Implied currency volatility over the next three months (which includes Halloween) has extended a climb that began in July and has propelled this measure back to a level last seen in January, highlighted here from FastFT’s Philip Georgiadis, but below the peaks of 2019 and 2016:

The relatively muted reaction today from the currency market is that the risk of a nasty Brexit outcome appears priced over the next three months. UK gilt yields are lower as worries over the economy offset higher inflation expectations, while as usual the FTSE 100’s global members are buoyed by a weaker currency.

David Riley at BlueBay Asset Management argues:

“But even though the probability of a ‘no deal’ Brexit has risen so has the likelihood of an early general election and extension to the Brexit deadline as political space for the ‘soft Brexit’ option is squeezed out.”

David adds:

“Investors will be wary of taking big directional bets on sterling assets against such an uncertain and binary outcome.”

That likely leaves UK assets languishing, while Italy for now rewards contrarians.

Quick Hits — What’s on the markets radar

Tariffs and the renminbi — This chart via Société Générale highlights the scope for further weakness in China’s currency to offset the affect of US tariffs. The bank notes:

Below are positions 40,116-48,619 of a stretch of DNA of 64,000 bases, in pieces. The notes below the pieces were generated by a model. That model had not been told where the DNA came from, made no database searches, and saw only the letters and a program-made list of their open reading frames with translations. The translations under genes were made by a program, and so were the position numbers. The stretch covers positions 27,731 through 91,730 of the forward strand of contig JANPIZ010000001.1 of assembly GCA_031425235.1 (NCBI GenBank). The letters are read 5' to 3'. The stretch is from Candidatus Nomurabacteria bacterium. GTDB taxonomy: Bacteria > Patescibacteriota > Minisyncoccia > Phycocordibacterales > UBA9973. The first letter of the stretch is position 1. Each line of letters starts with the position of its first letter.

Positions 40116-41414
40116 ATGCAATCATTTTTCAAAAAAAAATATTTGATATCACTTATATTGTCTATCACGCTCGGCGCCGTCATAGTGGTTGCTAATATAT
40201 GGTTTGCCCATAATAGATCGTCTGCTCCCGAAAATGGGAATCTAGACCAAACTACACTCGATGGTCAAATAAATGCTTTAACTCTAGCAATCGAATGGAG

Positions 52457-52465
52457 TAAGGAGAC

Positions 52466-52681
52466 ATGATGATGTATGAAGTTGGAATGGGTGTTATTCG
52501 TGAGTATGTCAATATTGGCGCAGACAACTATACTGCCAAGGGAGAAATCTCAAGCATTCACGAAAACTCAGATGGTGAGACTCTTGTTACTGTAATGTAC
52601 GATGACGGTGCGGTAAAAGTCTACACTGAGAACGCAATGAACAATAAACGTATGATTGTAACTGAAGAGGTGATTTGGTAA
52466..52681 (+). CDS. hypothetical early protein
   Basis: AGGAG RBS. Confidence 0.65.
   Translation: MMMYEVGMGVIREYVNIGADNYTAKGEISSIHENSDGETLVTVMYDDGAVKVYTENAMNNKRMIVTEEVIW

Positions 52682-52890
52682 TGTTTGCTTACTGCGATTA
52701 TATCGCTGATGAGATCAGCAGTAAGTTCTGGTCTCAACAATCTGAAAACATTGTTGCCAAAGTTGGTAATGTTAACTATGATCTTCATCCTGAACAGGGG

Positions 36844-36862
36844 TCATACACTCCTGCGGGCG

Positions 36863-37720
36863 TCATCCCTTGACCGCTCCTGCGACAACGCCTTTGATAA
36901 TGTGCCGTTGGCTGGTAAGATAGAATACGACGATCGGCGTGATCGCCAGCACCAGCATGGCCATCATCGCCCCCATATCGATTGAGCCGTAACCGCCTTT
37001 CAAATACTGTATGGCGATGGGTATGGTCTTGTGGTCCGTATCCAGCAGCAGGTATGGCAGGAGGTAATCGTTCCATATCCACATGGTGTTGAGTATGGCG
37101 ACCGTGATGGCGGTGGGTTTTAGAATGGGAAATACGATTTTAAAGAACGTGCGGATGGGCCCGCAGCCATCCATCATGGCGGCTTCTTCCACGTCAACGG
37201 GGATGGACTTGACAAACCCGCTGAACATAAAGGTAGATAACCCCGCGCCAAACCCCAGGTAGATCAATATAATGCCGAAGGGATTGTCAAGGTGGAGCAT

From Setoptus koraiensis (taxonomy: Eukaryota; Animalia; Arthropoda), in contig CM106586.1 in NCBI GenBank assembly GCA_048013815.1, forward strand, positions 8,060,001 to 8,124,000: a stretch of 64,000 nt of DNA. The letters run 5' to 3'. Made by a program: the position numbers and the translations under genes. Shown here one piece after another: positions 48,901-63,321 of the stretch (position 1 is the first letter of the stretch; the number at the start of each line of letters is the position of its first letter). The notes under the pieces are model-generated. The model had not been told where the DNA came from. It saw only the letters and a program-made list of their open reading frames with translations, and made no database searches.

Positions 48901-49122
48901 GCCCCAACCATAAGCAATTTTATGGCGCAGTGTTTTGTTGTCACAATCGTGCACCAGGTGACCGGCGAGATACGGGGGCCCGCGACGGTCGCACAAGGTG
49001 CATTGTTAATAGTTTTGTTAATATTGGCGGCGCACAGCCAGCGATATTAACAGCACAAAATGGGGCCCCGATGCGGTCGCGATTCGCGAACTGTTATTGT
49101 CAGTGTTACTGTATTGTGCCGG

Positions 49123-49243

“RMB depreciation has been mostly reactive and defensive, and Beijing has not allowed the RMB to weaken more than justified by tariffs — either implemented or threatened.”

Only the threat of capital outflows and the reliance of Chinese companies for US dollar funding stands to contain a weaker renminbi. The other side of the coin, explains SocGen:

“There could be an earlier move or even an overshoot in USD-CNY above Rmb7.50 [to the dollar] if currently threatened tariffs are implemented, global sentiment sours, and growth fundamentals deteriorate further. A move toward Rmb8 is not inconceivable if the US raises tariffs to 30 per cent on all Chinese imports.”

New record low for 30-year US Treasury yields — A drop towards 1.90 per cent earlier today has faded, but that still leaves the “long bond” below that of the 12-month trailing S&P 500 dividend of 1.98 per cent, a divergence previously seen during the financial crisis.

This would suggest a rotation from bonds towards equities has merit, as the US economy is still growing, but investors need to keep an eye on earnings.

As FT Markets’ Richard Henderson writes, S&P 500 earnings growth for this year has been cut to 2.4 per cent on a per-share basis this year, down from the 7.7 per cent growth expected at the start of the year, according to FactSet data. That’s the largest drop for profit expectations since 2016, and the risk is that this trend extends in the coming months.

The 30-year Treasury yield also sits well below the 2.56 per cent being paid out by the “Dividend Aristocrats”, the 57 S&P 500 blue-chip companies that have increased their payout each year for the past quarter of a century. Quite an exclusive club and it includes the likes of 3M, McDonald’s, Johnson & Johnson and Exxon. For dividend hunters this group of blue-chips may look more appealing.

Your feedback

I’d love to hear from you. You can email me on michael.mackenzie@ft.com and follow me on Twitter at @michaellachlan.